In a letter sponsored by over 60 parliamentarians from 16 countries, the International Criminal Court has been urged to hold China accountable for the on-going genocide of Uighur Muslim and persecution of other Turkish peoples.
The Guardian has described the on-going persecution of the Uighurs as “an early test case of the human rights climate since Joe Biden became president-elect”.
The Guardian further remarks on the bipartisan support in the letter, signed by figures such as “former UK Conservative party leader Sir Iain Duncan Smith, the Australian Labour senator Kimberley Kitching and Margarete Bause of the German Green party”.
The letter stressed the “unique ability” of the ICC “to adjudicate on alleged genocide and crimes against humanity”. Whilst China is not a signatory to the ICC, the court has maintained that crimes which occur in a territory of which an ICC state party falls with its jurisdiction. This was established earlier when the court ruled on crimes against Rohingya Muslims in Myanmar in 2019.
The letter maintains that mass deportation of Uighurs into China has occurred in Tajikistan and Cambodia, both signatories to the ICC.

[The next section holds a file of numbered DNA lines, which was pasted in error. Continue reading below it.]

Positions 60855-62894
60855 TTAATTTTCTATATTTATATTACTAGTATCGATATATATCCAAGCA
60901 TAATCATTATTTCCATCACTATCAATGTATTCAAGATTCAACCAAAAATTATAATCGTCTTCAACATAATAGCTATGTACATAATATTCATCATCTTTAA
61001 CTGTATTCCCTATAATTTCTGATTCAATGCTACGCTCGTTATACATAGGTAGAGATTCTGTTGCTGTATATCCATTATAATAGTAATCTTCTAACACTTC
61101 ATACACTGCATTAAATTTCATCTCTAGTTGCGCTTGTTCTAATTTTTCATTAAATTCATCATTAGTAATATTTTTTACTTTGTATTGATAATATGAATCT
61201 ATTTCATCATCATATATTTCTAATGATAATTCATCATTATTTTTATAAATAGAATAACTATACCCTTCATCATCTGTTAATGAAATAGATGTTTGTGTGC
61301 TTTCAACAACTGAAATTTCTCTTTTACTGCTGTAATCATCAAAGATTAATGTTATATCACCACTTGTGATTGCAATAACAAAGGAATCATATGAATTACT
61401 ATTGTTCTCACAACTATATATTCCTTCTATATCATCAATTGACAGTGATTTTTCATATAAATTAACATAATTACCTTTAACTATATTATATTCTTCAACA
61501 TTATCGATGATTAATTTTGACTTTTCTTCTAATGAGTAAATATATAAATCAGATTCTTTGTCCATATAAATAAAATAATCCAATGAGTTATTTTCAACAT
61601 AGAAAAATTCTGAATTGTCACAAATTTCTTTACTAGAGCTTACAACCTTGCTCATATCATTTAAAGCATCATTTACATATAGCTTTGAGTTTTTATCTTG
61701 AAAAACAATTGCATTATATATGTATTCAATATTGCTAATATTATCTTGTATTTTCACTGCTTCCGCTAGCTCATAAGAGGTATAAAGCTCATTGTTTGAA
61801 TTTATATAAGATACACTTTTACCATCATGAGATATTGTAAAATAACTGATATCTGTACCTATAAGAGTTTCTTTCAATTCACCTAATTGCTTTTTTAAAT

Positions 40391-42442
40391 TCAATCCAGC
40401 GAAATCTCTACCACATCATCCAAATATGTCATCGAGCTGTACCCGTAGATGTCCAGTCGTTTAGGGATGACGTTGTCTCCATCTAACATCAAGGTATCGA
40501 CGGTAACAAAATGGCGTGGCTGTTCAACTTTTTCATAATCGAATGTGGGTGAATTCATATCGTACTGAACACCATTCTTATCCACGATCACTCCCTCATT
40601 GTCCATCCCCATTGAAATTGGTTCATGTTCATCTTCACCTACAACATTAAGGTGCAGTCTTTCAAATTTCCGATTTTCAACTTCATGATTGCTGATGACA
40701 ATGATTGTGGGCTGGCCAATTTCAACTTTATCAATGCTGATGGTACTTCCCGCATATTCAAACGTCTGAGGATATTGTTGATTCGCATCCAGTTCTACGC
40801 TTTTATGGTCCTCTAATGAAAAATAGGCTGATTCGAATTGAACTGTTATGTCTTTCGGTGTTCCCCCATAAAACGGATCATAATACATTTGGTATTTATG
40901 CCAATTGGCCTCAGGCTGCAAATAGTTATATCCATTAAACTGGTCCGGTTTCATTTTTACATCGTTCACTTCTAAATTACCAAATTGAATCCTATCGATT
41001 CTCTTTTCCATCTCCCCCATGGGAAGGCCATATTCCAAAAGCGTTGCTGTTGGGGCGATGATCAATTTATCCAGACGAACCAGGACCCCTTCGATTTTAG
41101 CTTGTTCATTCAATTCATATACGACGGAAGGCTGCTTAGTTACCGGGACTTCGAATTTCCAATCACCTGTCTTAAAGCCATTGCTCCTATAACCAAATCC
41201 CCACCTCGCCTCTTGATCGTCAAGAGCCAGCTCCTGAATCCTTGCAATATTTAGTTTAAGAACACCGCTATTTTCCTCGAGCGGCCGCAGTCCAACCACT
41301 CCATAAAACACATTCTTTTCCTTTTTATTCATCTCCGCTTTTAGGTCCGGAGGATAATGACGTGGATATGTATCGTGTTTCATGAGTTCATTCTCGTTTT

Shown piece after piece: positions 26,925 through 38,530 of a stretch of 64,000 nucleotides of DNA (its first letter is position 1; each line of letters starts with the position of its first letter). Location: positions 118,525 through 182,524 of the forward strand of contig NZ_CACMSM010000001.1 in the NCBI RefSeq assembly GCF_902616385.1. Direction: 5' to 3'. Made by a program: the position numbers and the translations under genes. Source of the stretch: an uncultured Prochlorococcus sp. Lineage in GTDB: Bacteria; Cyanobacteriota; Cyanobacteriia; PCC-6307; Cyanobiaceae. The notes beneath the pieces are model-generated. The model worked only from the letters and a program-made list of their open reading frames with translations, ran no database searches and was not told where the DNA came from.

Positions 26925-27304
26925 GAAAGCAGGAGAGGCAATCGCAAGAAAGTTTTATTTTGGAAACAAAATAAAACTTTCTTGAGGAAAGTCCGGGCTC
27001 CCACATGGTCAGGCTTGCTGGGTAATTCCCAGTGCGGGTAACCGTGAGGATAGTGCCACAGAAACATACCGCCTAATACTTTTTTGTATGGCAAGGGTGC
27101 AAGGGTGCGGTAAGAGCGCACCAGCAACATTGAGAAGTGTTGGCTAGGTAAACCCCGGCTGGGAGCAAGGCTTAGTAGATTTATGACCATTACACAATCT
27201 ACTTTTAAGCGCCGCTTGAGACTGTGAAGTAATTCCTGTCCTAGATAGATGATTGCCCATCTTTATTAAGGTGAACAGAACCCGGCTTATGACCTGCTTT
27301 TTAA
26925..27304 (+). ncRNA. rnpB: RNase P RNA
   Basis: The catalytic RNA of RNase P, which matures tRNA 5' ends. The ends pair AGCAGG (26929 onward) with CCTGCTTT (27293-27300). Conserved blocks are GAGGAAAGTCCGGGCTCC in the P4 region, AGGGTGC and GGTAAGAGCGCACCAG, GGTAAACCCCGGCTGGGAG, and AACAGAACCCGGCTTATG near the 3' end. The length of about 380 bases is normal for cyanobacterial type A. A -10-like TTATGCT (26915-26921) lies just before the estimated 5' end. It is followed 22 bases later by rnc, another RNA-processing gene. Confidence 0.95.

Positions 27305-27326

US attacks on the ICC
The Guardian notes that the Trump administration had an antagonistic relationship with the ICC, imposing sanctions on the chief prosecutor and another senior official in response to the court’s investigation of US actions in Afghanistan as well consideration of Israeli actions in Palestine.
William Barr, the outgoing US attorney general, had described the court as “little more than a political tool employed by unaccountable international elites”.
The Guardian notes that whilst Biden’s advisers opposed the sanctions on ICC staff, “it is likely he would continue to oppose ICC investigations into US citizens”.
This charge relates to a preliminary case concerning torture committed by US troops in a secret detention site in Afghanistan.
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